Gabriella Nelson
Gabriella Nelson is a mother, curator, and city planner, possessing a strong interest at the confluence of urban design, public art, and reproductive justice. She currently works as the Associate Director of Policy for Maternity Care Coalition in Philadelphia, advocating for the best policies and practices regarding maternal-child health and early learning. Gabriella is also one of the curators for Designing Motherhood, a multifaceted project that looks at the arc of human reproduction through the lens of design. She believes the city is for everyone, especially for those who want to stay after bearing decades of disinvestment and devastation. Gabriella has lectured widely on topics of maternal-child health, city planning and advocacy, including at TEDxPhiladelphia. Gabriella is interested in redesigning cities, systems and policies that oppress and work against the liberation of those historically left behind. She identifies as a problem-solver, an inquisitive thinker, and a creative person whose experiences and opinions are deeply rooted in her womanhood, motherhood, and Blackness.

Michelle Millar Fisher
Michelle Millar Fisher is the co-founder of the Designing Motherhood project. She has long been interested in the confluence of gender and design. She has written widely on care work, mothering, and reproductive labor, including parenting in museums (and hiding care work at work), being childfree, grief and mothers, and the architecture of maternity. She is also currently the Ronald C. and Anita L. Wornick Curator of Contemporary Decorative Arts within the Contemporary Art Department at the Museum of Fine Arts, Boston. Her work focuses on the intersections of people, power, and the material world. At the MFA, she is working on her next book and exhibition, tentatively titled Craft Schools: Where We Make What We Inherit, which is taking her across 48 contiguous US states via train over the course of a year. The recipient of an MA and an M.Phil in Art History from the University of Glasgow, Scotland, she received an M.Phil from and is currently completing her doctorate in art history at The Graduate Center at the City University of New York (CUNY). She is part of the 2022 fellow cohort at the Center for Curatorial Leadership.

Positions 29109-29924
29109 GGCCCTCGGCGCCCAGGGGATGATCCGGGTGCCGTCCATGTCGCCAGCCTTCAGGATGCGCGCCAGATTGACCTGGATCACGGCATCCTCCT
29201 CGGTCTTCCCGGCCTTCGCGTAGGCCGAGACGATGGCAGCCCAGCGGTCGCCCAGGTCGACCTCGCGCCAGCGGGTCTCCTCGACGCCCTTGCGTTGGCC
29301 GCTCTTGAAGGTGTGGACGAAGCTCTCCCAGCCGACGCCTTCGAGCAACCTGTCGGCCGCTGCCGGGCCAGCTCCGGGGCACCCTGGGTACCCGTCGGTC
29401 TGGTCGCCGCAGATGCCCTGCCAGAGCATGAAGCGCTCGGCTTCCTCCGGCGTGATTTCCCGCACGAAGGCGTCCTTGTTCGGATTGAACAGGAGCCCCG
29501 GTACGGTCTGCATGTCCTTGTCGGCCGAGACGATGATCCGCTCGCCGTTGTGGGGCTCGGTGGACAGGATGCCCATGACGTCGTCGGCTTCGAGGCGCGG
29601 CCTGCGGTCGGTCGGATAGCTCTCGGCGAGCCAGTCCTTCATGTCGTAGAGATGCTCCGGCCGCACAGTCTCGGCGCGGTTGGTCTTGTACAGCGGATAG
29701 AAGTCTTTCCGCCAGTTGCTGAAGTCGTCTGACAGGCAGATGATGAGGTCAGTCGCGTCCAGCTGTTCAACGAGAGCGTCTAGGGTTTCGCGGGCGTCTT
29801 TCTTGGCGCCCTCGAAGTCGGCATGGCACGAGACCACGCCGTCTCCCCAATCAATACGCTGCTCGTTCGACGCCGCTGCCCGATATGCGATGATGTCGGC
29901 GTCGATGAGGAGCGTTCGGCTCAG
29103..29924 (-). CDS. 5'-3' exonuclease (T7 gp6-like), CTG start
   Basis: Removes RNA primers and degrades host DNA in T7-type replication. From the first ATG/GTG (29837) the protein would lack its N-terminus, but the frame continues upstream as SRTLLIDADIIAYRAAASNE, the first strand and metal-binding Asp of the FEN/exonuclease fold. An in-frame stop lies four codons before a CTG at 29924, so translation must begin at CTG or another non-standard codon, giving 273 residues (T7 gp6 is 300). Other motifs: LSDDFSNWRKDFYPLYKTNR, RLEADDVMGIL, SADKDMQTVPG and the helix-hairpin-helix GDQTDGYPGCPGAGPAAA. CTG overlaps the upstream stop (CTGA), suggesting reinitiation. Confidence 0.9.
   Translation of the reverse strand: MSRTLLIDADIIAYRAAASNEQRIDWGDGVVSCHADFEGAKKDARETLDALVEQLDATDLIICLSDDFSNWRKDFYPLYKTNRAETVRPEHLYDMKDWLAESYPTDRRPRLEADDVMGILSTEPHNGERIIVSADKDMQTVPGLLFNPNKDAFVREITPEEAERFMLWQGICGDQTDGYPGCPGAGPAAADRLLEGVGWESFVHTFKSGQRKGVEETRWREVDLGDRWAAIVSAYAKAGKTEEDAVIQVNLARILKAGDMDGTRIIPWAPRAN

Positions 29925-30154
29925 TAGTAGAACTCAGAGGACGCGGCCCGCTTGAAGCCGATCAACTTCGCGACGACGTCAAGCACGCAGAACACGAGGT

About Designing Motherhood: Things That Make and Break Our Births

Organized by a curatorial team that includes design historians, birth advocates, and medical and midwifery history experts, Designing Motherhood, on view at the MassArt Art Museum through December 18, 2022, explores the arc of human reproduction through the lens of design and art from the 19th century to the present day. The display of nearly 200 works includes historic and contemporary breast pumps, baby monitors, forceps, and maternity clothes, alongside vintage advertisements, and contemporary art across media. The exhibition demonstrates the evolution of rights and societal norms pertaining to con(tra)ception, pregnancy, birth, and postpartum experiences over the last 150 years, highlighting that birth – and the material culture that surrounds it – impacts every living person. Designing Motherhood at the MassArt Art Museum brings together, for the first time, the art and design works exhibited at two previous venues in Philadelphia last year and will incorporate work by six additional contemporary artists – Joan E. Biren, Jess Dugan ‘07, LaToya Ruby Frazier, Ani Liu, Tabitha Soren, and Deb Willis – who join a rich group of contemporary and historic artists and designers tackling subjects and ideas related to the topic at hand.  


About the MassArt Art Museum

The MassArt Art Museum (MAAM) is Boston’s only free contemporary art museum. After extensive renovations, MAAM opened in February 2020 in the space formerly known as the Bakalar & Paine Galleries at the heart of MassArt’s campus on the Avenue of the Arts. MAAM is a kunsthalle, or non-collecting museum, showing temporary exhibitions that feature the work of emerging to established artists to bring fresh and varied perspectives to Boston. As MassArt’s teaching museum, MAAM is a resource for MassArt students and faculty, educating students about contemporary art, partnering with faculty to support the curriculum, and preparing students for careers in the museum field. As an extension of the College’s public mission, the Museum offers pathways to education in the arts and free educational programming for the public.

image description
621 Huntington Ave,
Boston, MA 02115

(617) 879-7000